Customers outraged over Winklevoss twins’ secret $282M crypto withdrawal: ‘You didn’t tell anyone’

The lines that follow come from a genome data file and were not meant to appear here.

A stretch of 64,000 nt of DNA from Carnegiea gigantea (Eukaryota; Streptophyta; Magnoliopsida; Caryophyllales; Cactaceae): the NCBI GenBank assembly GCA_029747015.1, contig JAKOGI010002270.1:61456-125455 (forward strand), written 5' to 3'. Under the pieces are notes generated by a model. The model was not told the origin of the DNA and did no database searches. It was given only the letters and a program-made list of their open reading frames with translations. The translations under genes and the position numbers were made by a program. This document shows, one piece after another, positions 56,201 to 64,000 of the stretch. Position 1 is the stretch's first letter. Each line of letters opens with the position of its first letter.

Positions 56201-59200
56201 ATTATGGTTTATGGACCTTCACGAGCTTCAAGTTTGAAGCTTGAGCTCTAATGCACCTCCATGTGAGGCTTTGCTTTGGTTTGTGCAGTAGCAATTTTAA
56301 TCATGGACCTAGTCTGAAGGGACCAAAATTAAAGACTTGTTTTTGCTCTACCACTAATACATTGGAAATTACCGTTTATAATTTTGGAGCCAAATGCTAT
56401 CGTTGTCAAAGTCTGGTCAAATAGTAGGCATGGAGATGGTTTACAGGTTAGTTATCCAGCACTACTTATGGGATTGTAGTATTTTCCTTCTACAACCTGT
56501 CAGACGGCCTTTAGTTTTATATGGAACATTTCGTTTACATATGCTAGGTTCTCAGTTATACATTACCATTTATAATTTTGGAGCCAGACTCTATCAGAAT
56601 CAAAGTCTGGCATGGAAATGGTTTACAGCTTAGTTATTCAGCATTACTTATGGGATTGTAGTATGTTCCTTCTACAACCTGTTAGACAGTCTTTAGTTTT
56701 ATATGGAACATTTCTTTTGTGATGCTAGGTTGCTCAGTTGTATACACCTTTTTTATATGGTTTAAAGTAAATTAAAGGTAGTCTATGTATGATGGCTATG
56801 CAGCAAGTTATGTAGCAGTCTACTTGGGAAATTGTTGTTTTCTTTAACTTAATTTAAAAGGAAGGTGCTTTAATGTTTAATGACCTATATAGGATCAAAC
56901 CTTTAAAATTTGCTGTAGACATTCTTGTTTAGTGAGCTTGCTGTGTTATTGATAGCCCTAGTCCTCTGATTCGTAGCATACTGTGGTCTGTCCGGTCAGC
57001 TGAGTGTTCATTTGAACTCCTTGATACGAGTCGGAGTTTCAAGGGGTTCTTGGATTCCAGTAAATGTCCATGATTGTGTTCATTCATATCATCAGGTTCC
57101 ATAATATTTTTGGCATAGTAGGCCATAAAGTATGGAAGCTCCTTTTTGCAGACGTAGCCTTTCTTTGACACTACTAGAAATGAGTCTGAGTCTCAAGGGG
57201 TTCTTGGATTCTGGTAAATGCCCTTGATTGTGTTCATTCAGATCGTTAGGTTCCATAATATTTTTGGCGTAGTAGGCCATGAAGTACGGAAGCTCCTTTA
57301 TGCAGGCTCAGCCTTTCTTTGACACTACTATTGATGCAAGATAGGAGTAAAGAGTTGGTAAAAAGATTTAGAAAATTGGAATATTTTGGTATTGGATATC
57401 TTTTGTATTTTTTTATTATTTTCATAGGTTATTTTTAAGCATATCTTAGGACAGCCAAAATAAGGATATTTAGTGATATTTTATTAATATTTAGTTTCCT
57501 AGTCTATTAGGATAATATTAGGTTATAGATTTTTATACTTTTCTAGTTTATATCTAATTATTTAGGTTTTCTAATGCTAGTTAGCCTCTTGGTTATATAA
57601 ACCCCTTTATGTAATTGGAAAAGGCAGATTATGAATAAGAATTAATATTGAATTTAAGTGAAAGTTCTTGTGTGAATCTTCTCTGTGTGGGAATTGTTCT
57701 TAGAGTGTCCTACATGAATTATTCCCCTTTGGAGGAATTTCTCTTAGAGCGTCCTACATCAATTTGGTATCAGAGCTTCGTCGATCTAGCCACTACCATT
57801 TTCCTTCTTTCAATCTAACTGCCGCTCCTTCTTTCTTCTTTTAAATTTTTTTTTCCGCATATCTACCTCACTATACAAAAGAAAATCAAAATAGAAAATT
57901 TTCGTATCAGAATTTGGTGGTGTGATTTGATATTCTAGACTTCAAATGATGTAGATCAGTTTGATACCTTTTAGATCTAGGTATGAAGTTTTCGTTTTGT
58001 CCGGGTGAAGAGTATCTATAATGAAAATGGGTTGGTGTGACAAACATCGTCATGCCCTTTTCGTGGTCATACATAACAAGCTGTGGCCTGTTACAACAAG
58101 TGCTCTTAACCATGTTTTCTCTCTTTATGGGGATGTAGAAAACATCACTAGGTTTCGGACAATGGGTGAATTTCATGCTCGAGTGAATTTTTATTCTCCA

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Customers are outraged at the Winklevoss twins over their secret $282 million withdrawal from their crypto company’s bank before its collapse last year – and the backlash could further tarnish the twins’ carefully crafted image as trustworthy operators in the unruly digital currency industry. As The Post first reported last month, Cameron and Tyler Winklevoss – who started the New York-based Gemini crypto exchange following their famous feud with Mark Zuckerberg over who founded Facebook – quietly yanked a trove of cryptocurrency from now-bankrupt bank Genesis on Aug. 9, 2022. A few months later on Nov. 16, Genesis froze withdrawals on some $900 million in customer assets tied to the Gemini Earn program – an interest-bearing account product that teased up to 8% interest on crypto deposits. Gemini never responded to The Post’s requests for comment, only to post a lengthy statement on X the next day in which it admitted it had pulled the funds. The firm said it had withdrawn “Earn users’ money” to create a “liquidity reserve” for them under the program’s terms of service – and claimed that the move was part of a “wise and prudent” risk management strategy. The explanation failed to satisfy some Gemini customers and claimants’ attorneys who told The Post they are still fighting to recover money. Eric Asquith, a 42-year-old Massachusetts resident, is currently locked in arbitration with Gemini after he allegedly lost access to more than $1 million tied to the Earn program. That included a $150,000 deposit on Oct. 16, 2022 and a $350,000 deposit he made on Nov. 4, 2022 — just 12 days before the bank froze withdrawals, legal filings showed. “There’s no good way that Gemini can spin this … so you had the smarts to withdraw $282 million, but you didn’t halt the Earn program?” Asquith told The Post. “You didn’t tell anyone what you were doing. You didn’t disclose to any of the Earn users what was happening. You didn’t warn anyone about what was happening.” Gemini representatives did not respond to multiple requests for comment on this story. Genesis also did not return requests for comment. Legal and ethics experts said the twins’ actions, including combative dealings with regulators and failure to protect Earn customers, look awkward at best next to their yearslong public campaign to portray Gemini as a safety-minded institution. On its website, Gemini declares “trust is our product” and describes itself as “the most trusted crypto-native finance platform.” The company frequently notes that it is regulated by the New York Department of Financial Services and once ran a splashy ad campaign with the slogan, “The Revolution Needs Rules.” Genesis, the Earn program’s sole lending partner, began to wobble in early 2022 after losing $1.1 billion on a loan to the doomed crypto hedge fund Three Arrows Capital. The final blow came last November, when the bank was caught up in the collapse of Sam Bankman-Fried’s FTX empire. In the days before Genesis suspended withdrawals, Gemini was still assuring customers that its products were safe. On Nov. 11, 2022, the Winklevoss twins said in a blog post that Gemini had “no material exposure to FTX.” The post didn’t mention Gemini Earn. The Winklevoss twins have publicly thumbed their noses at SEC officials who are scrutinizing the Earn program’s collapse. In January, the SEC sued Gemini and Genesis, alleging they “offered unregistered securities to the public, bypassing disclosure requirements designed to protect investors” and that customers were given “limited or inadequate information about Genesis’ operations, financial condition, liquidity, or other factors relevant in considering whether to invest in the Gemini Earn program.” At the time, Tyler Winklevoss called the SEC’s lawsuit “super lame” and described it as “manufactured parking ticket.” Gemini later filed to have the case dismissed. Nevertheless, the SEC’s lawsuit poses a significant risk to Gemini, according to Lee Reiners, a former Federal Reserve official and lecturer at Duke Law School. Reiners believes that the Earn program “clearly” qualifies as an unregistered security. From a risk management perspective, the most prudent move for Gemini would have been to “follow the law and not offer this product to begin with,” he added. “I don’t think there was anything inherently wrong with doing what they were doing, provided that they had registered with the SEC and disclosed the relevant risk,” Reiners said. “Investing comes with risk, but it seems like they cut corners here and they’ve cut corners in the past as well.” Reiners pointed out that the SEC’s lawsuit isn’t the first time that Gemini has run afoul of federal regulators. Last year, the Commodity Futures Trading Commission filed a civil lawsuit against the company for allegedly making “false and misleading statements” to officials related to Gemini’s planned bitcoin futures contract in 2017 and its susceptibility to manipulation. Gemini has denied wrongdoing. “They, very deliberately, set up to position themselves as the trustworthy exchange, the exchange that took regulation seriously,” Reiners said. “It turns out that might not actually be the case.” In the case of the Earn program, Gemini has displayed a troubling “lack of transparency” with customers, according to Tobey Karen Scharding, a professor at Rutgers Business School and expert on risk-related business ethics. “The fact that they were withdrawing money suggested that they had significant worries either about Genesis or about crypto at this time, but they were, at the same time, encouraging their customers to make deposits and encouraging their customers to maintain a very positive attitude toward cryptocurrencies,” Scharding said. “That’s worrying.” A page assuring Earn customers they could “redeem and move your cryptocurrency back to your trading account (plus interest) at any time” was still live on the company’s website until at least Nov. 14 of last year, according to Wayback Machine’s archives. Gemini also said Genesis was vetted “through a risk management framework that reviews our partners’ collateralization management process.” Meanwhile, Gemini’s terms of service inform Earn customers that they agree to accept the risk of “up to, and including, total loss of your available digital assets.” “The problem is, it’s kind of the Wild West out there with crypto,” said James Park, a former assistant attorney general in the New York State AG’s Investor Protection Bureau. “It’s hard to say that there are clear norms, given that this is unregulated. The terms of service are fairly broad, so they are able to have some discretion to make decisions like this.” Gemini described the $282 million withdrawal as a protective move against “the broad market turmoil in the summer of 2022.” “In hindsight, this proved to be a wise and prudent decision,” Gemini said in the statement posted on X. “As a result of our risk management, Earn users had $282 million less exposure to Genesis when Genesis halted redemptions on November 16, 2022.” But Gerry Grunsfeld, a 48-year-old attorney in Brooklyn who has already resolved one claim against Gemini and currently represents two other claimants, said the company’s explanation for its actions “makes what they did worse, not better.” “If they were concerned enough to be taking extra precautions, they should be notifying their clients about that and they should be increasing their collateral and they should be doing additional due diligence,” Grunsfeld said. Of the $282 million, the company said more than $245 million was already used to “fulfill Earn users’ redemption requests,” with another $36.4 million to be “distributed equitably to Earn users” once Genesis bankruptcy proceedings are resolved, according to a Sept. 29 update shared with Earn customers. Gemini has yet to specify when the $245 million in redemptions were sent out, if the redemptions happened before or after Genesis suspended withdrawals, or why the full withdrawal amount has not already been dispersed. Legal experts who spoke to The Post speculated that Gemini is withholding onto the remaining $36.4 million because it could be subject to claw backs or otherwise up for dispute during the bankruptcy. Clarity on the Earn meltdown likely depends on the outcome of SEC’s case, according to Adam C. Pritchard, a securities law expert and professor at the University of Michigan Law School. Securities are subject to a slate of regulations and disclosure requirements designed to protect investors – including rules blocking companies from disclaiming responsibility and liability via terms-of-service waivers, Pritchard said. “You’ve got an obligation to provide accurate disclosure, but unless it’s a public company, it doesn’t have ongoing reporting obligations,” Pritchard said. “If you wanted to invest in an entity that would provide you with that ongoing disclosure, you shouldn’t have been investing in this weird crypto asset space. You should have been investing in IBM.” Gemini Earn’s demise is at the center of a nasty public feud and legal battle between the Winklevoss twins and fellow crypto billionaire Barry Silbert, whose firm Digital Currency Group owns Genesis. Genesis and related parties have been tied up in court-mediated negotiations to resolve customer claims related to Gemini Earn since early this year. Those negotiations have yet to yield a final agreement, and it’s unclear if Earn customers will be made whole. The Winklevoss twins sued Silbert and DCG in July, alleging that they were given a “false, misleading, and incomplete representation” of Genesis’s financial health. DCG later filed a motion to dismiss the suit, which is still pending. DCG declined to comment.